Taylor ’70 explores affirmative action

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Stuart Taylor ’70 (Photo: Richard Bloom)

New book: Mismatch: How Affirmative Action Hurts Students It’s Intended to Help, And Why Universities Won’t Admit It, by Stuart Taylor Jr. ’70 and Richard H. Sander (Basic Books)

 
The authors: A journalist, Taylor is a contributing editor for National Journal and a nonresident senior fellow at the Brookings Institution. He also has taught at Stanford Law School and is the coauthor of Until Proven Innocent. Sander is a law professor and economist at UCLA.
 
The book: Racial admissions preferences often undermine the very people they are supposed to help, argue the authors. Many recipients are “mismatched,” meaning they end up in institutions where they are not as prepared academically as their peers and their learning and self-confidence can suffer. In the worst case, mismatched students – who would have done well at schools better suited for them — drop out. The authors don’t believe racial preferences should be banned completely; they offer suggestions on reforms, including fully disclosing preferential admissions policies and outcomes.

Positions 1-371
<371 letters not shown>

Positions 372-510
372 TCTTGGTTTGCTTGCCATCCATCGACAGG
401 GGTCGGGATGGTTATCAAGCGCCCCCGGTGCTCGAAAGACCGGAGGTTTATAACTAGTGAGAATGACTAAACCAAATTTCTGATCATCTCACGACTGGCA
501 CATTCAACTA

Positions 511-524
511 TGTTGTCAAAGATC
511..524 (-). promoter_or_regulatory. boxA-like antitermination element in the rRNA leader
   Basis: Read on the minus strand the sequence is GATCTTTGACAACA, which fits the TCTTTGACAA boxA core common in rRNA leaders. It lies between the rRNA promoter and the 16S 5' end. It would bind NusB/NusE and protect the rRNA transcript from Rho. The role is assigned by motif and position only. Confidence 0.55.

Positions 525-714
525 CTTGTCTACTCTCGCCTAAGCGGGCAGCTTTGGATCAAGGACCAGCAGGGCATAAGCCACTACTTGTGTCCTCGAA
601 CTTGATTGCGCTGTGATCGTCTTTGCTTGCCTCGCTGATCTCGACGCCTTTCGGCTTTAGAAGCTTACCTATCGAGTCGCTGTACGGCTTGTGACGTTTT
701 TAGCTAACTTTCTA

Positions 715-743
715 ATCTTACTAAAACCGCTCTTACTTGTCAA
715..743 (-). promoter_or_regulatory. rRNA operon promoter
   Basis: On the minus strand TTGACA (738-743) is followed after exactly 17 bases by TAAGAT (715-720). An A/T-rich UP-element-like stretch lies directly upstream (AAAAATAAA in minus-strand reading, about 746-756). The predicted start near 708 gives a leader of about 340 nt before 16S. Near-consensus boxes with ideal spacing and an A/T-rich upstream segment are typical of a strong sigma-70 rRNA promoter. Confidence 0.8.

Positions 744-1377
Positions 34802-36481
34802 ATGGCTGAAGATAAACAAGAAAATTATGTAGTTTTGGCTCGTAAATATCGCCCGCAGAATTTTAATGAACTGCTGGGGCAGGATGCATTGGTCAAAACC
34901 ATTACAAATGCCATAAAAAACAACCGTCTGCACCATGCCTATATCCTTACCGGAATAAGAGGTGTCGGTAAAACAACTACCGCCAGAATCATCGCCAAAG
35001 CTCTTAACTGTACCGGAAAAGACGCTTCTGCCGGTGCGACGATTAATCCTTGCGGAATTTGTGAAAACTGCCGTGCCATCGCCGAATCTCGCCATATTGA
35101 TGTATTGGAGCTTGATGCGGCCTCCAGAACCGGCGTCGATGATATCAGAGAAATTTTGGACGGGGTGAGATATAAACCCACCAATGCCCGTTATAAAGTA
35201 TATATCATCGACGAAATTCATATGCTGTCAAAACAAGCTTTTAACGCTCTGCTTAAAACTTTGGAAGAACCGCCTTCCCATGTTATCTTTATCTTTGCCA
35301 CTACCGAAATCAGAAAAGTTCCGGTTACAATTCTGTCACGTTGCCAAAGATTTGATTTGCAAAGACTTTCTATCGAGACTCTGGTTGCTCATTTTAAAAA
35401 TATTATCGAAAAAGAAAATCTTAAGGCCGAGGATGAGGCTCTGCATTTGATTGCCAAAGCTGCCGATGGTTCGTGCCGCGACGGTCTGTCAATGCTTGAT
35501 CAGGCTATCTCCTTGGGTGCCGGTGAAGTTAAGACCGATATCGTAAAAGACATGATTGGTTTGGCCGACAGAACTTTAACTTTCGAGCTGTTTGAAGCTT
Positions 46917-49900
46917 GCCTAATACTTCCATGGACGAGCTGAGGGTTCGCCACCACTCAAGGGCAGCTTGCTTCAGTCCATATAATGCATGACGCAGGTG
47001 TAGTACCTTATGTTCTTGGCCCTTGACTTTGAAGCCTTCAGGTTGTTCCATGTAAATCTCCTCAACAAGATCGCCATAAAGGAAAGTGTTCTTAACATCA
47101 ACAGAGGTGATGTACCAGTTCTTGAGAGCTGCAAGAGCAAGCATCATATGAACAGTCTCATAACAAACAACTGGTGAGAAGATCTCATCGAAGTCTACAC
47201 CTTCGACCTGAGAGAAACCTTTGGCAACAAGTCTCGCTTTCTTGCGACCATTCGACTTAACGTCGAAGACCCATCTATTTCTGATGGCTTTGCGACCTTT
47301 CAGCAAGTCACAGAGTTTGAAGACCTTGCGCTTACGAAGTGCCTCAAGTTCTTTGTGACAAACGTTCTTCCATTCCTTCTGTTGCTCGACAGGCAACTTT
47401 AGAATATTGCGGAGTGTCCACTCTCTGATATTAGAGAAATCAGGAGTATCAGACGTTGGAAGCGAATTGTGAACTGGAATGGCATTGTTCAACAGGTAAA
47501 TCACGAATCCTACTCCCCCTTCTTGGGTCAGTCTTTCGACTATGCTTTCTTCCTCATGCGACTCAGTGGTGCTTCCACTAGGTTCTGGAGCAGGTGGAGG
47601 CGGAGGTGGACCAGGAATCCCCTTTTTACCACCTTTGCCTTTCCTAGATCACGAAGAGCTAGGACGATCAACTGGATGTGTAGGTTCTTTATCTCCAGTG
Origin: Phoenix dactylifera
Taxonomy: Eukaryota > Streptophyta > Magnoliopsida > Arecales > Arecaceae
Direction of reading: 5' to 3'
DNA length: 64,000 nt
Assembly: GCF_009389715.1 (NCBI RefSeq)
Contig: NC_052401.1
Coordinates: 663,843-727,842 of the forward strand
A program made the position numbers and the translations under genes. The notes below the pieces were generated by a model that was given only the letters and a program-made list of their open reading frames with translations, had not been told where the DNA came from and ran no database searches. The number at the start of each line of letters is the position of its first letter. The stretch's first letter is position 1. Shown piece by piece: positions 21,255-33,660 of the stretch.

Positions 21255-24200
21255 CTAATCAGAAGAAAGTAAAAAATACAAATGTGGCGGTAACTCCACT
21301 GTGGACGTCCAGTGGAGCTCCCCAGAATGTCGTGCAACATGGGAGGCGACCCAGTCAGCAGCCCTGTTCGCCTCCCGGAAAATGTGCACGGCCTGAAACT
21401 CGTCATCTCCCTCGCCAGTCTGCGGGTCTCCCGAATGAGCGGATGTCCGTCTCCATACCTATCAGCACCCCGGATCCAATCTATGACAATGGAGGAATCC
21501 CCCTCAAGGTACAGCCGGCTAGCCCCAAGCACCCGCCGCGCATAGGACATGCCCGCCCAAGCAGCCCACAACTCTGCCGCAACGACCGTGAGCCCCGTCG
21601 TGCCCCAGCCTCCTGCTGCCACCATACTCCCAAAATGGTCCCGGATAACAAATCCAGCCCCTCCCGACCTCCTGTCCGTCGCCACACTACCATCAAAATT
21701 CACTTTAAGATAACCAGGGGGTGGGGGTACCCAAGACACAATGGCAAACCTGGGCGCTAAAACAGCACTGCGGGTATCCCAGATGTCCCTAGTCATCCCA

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From Chapter One: “Affirmative Action in university admissions started in the late 1960s as a noble effort to jump-start racial integration and foster equal opportunity. But somewhere along the decades since, it has lost its way.
           
“Over time it has become a political lightning rod and one of our most divisive social policies. It has evolved into a regime of racial preferences at almost all selective schools, preferences so strikingly large and politically unpopular that administrators work hard to conceal them. The largest, most aggressive preferences are usually conferred on upper-middle-class minorities on whom they often inflict significant academic harm, whereas more modest policies that could help working-class and poor people of all races are given short shrift. …”
 
Reviews: Mismatch is an “eye-opening critique of affirmative action,” wrote Publishers Weekly. “Their well-argued challenge to the prevailing orthodoxy on racial preferences is sure to provoke controversy — and rethinking.” The Wall Street Journal said the authors “have marshaled a formidable amount of evidence to substantiate the mismatch theory, and … the payoff is persuasiveness. … Mismatch is very much in the tradition of the muckraking that Lincoln Steffens did a century ago when he took on the corruption in American cities; indeed, the book could be titled ‘The Shame of the Colleges.’”

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